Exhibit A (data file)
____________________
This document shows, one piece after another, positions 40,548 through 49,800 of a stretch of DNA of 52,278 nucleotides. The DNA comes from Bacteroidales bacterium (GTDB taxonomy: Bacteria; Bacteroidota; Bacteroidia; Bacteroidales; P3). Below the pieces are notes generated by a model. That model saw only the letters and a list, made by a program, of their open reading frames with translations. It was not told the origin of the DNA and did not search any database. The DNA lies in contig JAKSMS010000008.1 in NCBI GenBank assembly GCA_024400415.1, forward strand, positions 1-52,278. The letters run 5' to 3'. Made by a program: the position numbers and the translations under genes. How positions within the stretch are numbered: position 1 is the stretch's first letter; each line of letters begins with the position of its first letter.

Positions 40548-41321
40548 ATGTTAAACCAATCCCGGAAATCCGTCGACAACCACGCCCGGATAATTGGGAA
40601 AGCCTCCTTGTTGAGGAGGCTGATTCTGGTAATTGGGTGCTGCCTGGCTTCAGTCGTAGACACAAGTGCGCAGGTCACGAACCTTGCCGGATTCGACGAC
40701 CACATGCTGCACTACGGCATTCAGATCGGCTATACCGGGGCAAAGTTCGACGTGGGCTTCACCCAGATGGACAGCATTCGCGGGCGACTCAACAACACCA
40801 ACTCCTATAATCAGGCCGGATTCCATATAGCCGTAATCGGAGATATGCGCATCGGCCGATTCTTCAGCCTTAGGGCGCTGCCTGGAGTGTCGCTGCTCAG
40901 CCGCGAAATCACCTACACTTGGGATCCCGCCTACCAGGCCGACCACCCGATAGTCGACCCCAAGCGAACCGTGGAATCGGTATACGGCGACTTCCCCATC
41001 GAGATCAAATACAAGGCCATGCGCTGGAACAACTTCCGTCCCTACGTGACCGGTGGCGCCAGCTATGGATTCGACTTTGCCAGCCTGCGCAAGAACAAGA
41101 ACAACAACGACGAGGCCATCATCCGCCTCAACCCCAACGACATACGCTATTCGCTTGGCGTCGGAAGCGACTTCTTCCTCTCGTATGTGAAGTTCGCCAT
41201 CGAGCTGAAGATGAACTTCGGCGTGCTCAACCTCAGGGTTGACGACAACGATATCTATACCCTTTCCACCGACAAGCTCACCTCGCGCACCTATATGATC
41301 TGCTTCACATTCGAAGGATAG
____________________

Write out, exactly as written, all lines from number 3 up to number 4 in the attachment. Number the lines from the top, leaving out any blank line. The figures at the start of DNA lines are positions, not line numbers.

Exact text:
40548 ATGTTAAACCAATCCCGGAAATCCGTCGACAACCACGCCCGGATAATTGGGAA
40601 AGCCTCCTTGTTGAGGAGGCTGATTCTGGTAATTGGGTGCTGCCTGGCTTCAGTCGTAGACACAAGTGCGCAGGTCACGAACCTTGCCGGATTCGACGAC